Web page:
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William A. Sanpablo, M.D.; Decision and Order

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On December 3, 2018, the Assistant Administrator, Diversion Control Division, Drug Enforcement Administration (DEA), issued an Order to Show Cause to William A. Sanpablo, Start Printed Page 9838M.D. (Registrant), of Philippi, West Virginia. The Show Cause Order proposed the revocation of Registrant's DEA Certificate of Registration No. AS8766480 on the ground that he “ha[s] no state authority to handle controlled substances.” Government Exhibit (GX) 2 (Order to Show Cause) to Government's Request for Final Agency Action (RFAA), at 1 (citing 21 U.S.C. 824(a)(3)). For the same reason, the Order also proposed the denial of “any applications for renewal or modification of such registration and any applications for any other DEA registrations.” Id.

With respect to the Agency's jurisdiction, the Show Cause Order alleged that Registrant is the holder of Certificate of Registration No. AS8766480, pursuant to which he is authorized to dispense controlled substances as a practitioner in schedules II through V, at the registered address of 2 Healthcare Drive, Philippi, West Virginia. Id. The Order also alleged that this registration does not expire until February 29, 2020. Id.

Regarding the substantive grounds for the proceeding, the Show Cause Order alleged that on October 10, 2018, Registrant “entered into a Consent Order with the West Virginia Board of Medicine permanently surrendering [his] license to practice medicine and surgery in West Virginia.” Id. The Show Cause Order alleged that, as a result, he is “currently without authority to handle controlled substances in the State of West Virginia, the [S]tate in which [he is] registered with the DEA.” Id. Based on his “lack of authority to handle controlled substances in the State of West Virginia,” the Order asserted that “DEA must revoke” his registration. Id. at 2 (citing 21 U.S.C. 824(a)(3); 21 CFR 1301.37(b)).

The Show Cause Order notified Registrant of (1) his right to request a hearing on the allegations or to submit a written statement in lieu of a hearing, (2) the procedure for electing either option, and (3) the consequence for failing to elect either option. Id. (citing 21 CFR 1301.43). The Order also notified Registrant of his right to submit a corrective action plan. Id. at 2-3 (citing 21 U.S.C. 824(c)(2)(C)).

With respect to service, a Diversion Investigator (DI) in the Clarksburg Resident Office of DEA's Louisville Field Division executed a Declaration on February 6, 2019, stating that he “personally served Registrant with the [Show Cause Order]” on December 6, 2018. GX 4 (Declaration of DI) to RFAA, at 1.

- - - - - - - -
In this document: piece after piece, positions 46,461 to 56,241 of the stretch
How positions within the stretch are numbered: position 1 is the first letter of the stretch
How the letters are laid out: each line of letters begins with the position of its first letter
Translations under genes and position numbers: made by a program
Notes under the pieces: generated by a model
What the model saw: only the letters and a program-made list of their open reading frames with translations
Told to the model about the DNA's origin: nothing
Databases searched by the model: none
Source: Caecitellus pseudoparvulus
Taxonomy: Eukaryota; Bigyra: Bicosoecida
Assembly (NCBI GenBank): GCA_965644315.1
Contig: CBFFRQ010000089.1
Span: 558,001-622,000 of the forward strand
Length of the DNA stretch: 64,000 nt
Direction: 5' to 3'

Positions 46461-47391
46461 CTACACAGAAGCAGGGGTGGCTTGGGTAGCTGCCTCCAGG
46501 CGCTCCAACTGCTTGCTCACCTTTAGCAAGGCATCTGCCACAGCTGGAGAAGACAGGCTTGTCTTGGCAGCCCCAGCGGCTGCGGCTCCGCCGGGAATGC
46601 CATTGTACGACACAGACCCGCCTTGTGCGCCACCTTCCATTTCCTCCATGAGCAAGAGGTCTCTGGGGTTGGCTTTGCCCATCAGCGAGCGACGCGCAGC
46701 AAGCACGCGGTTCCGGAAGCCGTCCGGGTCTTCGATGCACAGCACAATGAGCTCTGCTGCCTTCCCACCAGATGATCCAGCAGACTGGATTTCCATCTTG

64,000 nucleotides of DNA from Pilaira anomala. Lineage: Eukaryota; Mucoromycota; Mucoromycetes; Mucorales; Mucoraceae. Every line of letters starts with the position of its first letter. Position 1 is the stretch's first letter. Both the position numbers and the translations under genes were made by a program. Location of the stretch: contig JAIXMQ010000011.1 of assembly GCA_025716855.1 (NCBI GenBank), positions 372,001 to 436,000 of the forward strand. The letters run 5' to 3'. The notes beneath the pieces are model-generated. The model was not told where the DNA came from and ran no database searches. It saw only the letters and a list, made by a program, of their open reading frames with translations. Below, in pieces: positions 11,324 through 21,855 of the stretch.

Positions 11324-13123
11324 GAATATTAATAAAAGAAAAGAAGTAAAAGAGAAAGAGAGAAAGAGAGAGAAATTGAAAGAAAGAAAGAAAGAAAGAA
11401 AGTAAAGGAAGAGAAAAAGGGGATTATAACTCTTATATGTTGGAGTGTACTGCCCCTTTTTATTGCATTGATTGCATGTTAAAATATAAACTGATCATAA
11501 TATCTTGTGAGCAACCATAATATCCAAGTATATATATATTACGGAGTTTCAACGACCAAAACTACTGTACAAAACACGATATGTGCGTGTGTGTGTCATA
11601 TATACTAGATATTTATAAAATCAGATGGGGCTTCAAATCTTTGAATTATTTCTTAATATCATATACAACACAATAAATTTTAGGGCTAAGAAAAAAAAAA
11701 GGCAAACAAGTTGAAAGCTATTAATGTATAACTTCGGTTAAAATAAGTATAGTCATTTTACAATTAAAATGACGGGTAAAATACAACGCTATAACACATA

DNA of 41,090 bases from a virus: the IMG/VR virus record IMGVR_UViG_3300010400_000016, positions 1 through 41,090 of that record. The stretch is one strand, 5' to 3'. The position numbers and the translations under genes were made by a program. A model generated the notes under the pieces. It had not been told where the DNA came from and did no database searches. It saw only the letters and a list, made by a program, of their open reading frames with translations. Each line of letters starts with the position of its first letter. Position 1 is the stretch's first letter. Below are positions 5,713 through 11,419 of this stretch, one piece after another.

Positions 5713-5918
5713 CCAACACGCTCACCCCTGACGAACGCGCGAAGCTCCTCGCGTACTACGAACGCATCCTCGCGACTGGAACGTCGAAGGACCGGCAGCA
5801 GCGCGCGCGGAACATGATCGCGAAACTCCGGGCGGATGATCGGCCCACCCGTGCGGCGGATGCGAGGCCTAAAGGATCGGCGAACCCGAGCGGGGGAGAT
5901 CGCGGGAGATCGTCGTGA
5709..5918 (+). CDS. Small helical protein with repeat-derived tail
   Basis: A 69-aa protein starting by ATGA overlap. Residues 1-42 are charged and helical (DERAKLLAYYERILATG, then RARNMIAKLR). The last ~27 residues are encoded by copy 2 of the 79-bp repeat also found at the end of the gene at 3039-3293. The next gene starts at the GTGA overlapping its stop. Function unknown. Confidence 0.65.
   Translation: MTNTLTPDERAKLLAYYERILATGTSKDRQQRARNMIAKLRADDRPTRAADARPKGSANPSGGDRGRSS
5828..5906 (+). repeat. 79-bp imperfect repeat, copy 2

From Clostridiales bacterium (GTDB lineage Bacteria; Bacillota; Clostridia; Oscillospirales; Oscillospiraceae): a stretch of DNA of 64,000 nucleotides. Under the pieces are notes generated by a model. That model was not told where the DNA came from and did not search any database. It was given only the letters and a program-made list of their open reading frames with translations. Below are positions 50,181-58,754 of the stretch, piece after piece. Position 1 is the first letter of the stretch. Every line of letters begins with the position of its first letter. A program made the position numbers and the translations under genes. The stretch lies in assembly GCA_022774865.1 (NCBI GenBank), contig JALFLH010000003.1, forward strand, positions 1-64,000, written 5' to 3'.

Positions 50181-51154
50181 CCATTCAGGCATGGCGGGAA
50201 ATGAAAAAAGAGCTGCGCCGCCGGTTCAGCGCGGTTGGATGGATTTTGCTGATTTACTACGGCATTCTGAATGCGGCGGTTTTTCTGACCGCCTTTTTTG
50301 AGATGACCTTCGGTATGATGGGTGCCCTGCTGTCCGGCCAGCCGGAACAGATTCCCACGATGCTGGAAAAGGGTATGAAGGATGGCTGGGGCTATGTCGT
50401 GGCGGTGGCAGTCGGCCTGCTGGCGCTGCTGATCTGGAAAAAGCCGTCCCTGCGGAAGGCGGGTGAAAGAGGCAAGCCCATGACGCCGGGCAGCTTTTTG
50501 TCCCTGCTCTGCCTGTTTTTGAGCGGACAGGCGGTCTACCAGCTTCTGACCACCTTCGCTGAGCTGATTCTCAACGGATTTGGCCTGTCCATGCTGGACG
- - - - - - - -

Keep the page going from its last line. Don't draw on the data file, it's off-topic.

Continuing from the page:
On February 13, 2019, the Government forwarded its Request for Final Agency Action and evidentiary record to my Office. In its Request, the Government represents that more than 30 days have passed since Registrant had been served with the Show Cause Order and that “Registrant has not requested a hearing and has not otherwise corresponded or communicated with DEA regarding the Order served on him.” RFAA, at 1. Based on the Government's representation and the record, I find that more than 30 days have passed since the Show Cause Order was served on Registrant, and he has neither requested a hearing nor submitted a written statement in lieu of a hearing. See 21 CFR 1301.43(d). Accordingly, I find that Registrant has waived his right to a hearing or to submit a written statement and issue this Decision and Order based on relevant evidence submitted by the Government and the findings below. See id. I make the following findings.

Findings of Fact

Registrant is the holder of DEA Certificate of Registration No. AS8766480 pursuant to which he is authorized to dispense controlled substances in schedules II through V as a practitioner at the registered address of 2 Healthcare Drive, Philippi, West Virginia. GX 1 (Certification of Registration Status) to RFAA, at 1. This registration does not expire until February 29, 2020. Id.

On October 10, 2018, the West Virginia Board of Medicine entered into a “Consent Order” with Registrant. GX 3 to RFAA, at 69-76. According to the Consent Order, Registrant “acknowledges that he is unable to practice medicine and surgery with reasonable skill and safety due to physical or mental impairment, including deterioration through the aging process and loss of motor skills and that he is ready to retire from the practice of medicine.” Id. at 70. Registrant agreed to have his “license to practice medicine and surgery in West Virginia . . . PERMANENTLY SURRENDERED to the Board.” Id. at 74. As a result, he further agreed that he “may not practice medicine and surgery in West Virginia” and that he is “permanently ineligible for licensure by the West Virginia Board of Medicine.” Id.[1]

In addition, I take official notice of the results of a search of the West Virginia Board of Medicine's license verification web page showing that, as of the date of this Decision, Registrant's West Virginia medical license remains “[s]urrendered.” [2] Accordingly, I find that Registrant currently does not possess a license to practice medicine in the State of West Virginia, the State in which he is registered with the DEA.

Discussion